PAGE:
Now, the part of the track that I really enjoy the most is the second half. After Kevin’s singing, we launched into a well known slip jig called Kid on the Mountain. The ultimate and most famous version of Kid on the Mountain was recorded in 1976 by The Bothy Band on an album called Old Hag You Have Killed Me.
It is a mighty tune in five parts, teetering back an forth between e minor and G Major. If you’ve ever heard the Bothy’s version you’d know it kicks ass…and there is really no reason anyone else needs to record it. It’s kind of like trying to improve on Let it Be…it can’t be done.
Well, we were young and impetuous. We recorded it anyway. I’m happy we did.
My recording gear busted last week. Ughh!
You know what that means, don’t you? It means that the only way I can post new music is by dusting off all the old crud laying around that wasn’t good enough to post the first time.
Here is a recording that I found settled in the dust. It is of an old American song called Shenandoah. I don’t even recall recording it, which can only mean that at the time I thought it stunk. Well, apparently time not only heals all wounds, if you believe that, but it also seems to wash away imperfections. That is not to imply that this recording is perfect. Far from it. But somehow I now find some redeeming qualities to it.
Having said that, I would consider this a learning track. In recording they say there are three things that make a good track; a good performance, a good arrangement and a good recording of the performance. When I listen to this track I hear a lot of “growth potential” in the vocal performance. For now I’ll refrain from any additional self deprecation on the topic of vocals except to say that listening to ones voice on tape can be about as much fun as gargling bumble bees.
I will say that I’m fond of the simple arrangement. Though, I think the melody may need something to break up the monotony, but I’m not sure what.
The actual recording was a challenge because both the vocal track and the guitar track were recorded at the same time. The downside to this approach is that I don’t have as much control over the tracks as I would like due to the guitar bleeding into the vocal track and vice versa. For example, I like to add a little delay to the vocal track. But if you listen closely to the guitar, milliseconds after a strum you can hear a ghost strum, which is the delay. So, I can’t add delay to the vocal track without adding delay to the guitar because of the bleed. Consequently, the guitar track is not as clean as it could be.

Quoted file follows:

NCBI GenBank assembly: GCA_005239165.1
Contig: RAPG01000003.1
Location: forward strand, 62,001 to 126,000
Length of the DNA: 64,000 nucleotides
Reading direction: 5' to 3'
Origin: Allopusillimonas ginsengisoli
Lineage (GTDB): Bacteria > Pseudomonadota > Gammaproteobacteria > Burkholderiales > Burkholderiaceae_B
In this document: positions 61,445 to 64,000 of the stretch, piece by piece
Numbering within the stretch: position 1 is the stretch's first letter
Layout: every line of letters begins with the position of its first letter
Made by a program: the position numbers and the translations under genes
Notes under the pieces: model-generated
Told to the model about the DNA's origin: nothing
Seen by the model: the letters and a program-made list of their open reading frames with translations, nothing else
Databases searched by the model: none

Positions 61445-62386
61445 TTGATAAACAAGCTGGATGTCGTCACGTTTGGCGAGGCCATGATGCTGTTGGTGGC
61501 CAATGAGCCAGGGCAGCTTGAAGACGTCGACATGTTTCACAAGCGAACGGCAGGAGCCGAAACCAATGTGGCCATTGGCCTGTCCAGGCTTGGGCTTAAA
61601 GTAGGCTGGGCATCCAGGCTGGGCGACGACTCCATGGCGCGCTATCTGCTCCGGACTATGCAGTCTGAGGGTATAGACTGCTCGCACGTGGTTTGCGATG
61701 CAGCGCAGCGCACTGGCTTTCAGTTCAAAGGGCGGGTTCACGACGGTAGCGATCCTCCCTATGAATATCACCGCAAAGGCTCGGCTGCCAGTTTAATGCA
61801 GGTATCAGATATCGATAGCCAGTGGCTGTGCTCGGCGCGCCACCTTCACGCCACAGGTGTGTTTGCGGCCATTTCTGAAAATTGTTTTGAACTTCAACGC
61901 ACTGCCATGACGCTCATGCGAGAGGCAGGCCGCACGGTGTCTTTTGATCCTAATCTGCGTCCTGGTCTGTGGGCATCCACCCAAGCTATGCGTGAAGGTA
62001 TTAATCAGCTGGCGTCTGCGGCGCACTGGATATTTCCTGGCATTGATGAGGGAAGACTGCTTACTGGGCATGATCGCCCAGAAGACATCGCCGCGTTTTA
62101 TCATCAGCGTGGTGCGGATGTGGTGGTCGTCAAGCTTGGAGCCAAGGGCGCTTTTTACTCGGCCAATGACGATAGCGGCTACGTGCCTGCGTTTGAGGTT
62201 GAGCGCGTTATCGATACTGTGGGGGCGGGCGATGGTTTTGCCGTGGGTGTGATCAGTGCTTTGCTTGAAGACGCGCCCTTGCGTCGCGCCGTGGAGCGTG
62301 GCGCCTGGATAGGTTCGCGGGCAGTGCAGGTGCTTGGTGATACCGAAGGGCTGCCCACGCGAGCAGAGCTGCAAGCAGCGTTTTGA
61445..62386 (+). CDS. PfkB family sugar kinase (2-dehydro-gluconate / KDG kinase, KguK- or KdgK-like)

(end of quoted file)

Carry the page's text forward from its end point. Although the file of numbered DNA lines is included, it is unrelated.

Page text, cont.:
You might say to yourself, ‘why doesn’t he just record the guitar track first and overdub the vocals later’? Well that is sort of like eating one piece of bread with peanut butter on it and then following that up with another slab of bread with jelly. Even though it is all the same ingredients, it is just not as tasty as eating a peanut butter and jelly sandwich. Anyhow, I digress…
With any luck, and some new gear, I may revisit this track again down the road. But for now, it is all I’ve got.
A few weeks back I convinced Unstachio (formerly Mustachio) to swing by and record a few tunes. We had been talking about doing just that for some time but the stars had never quite aligned. We had no real plan other than to just play through some things that we play on Tuesday evenings over at Stone’s.
We did all our recording together, he on bouzouki and myself on guitar. The next day, as I began to play with the tracks, I found that they were super-easy to overdub. It is amazing how playing music with someone else results in a track that is much more musical than anything you can do alone. It is that relationship between musicians that is the real magic dust and it is what transforms notes to music. I feel like we captured some of that here and, at the very least, it was a whole lot of fun.
This track is a combination of two traditional tunes. The first tune is called South Wind and is one we just started playing. The second is a popular jig called Out on the Ocean. I love how the bouzouki (left speaker) just seems to lick around the guitar melody (right speaker). Incidentally, I’ve added this track to the working album title called Two Old Stones (George, did I tell you we’re making an album?)
South Wind Out OnThe Ocean by baconworks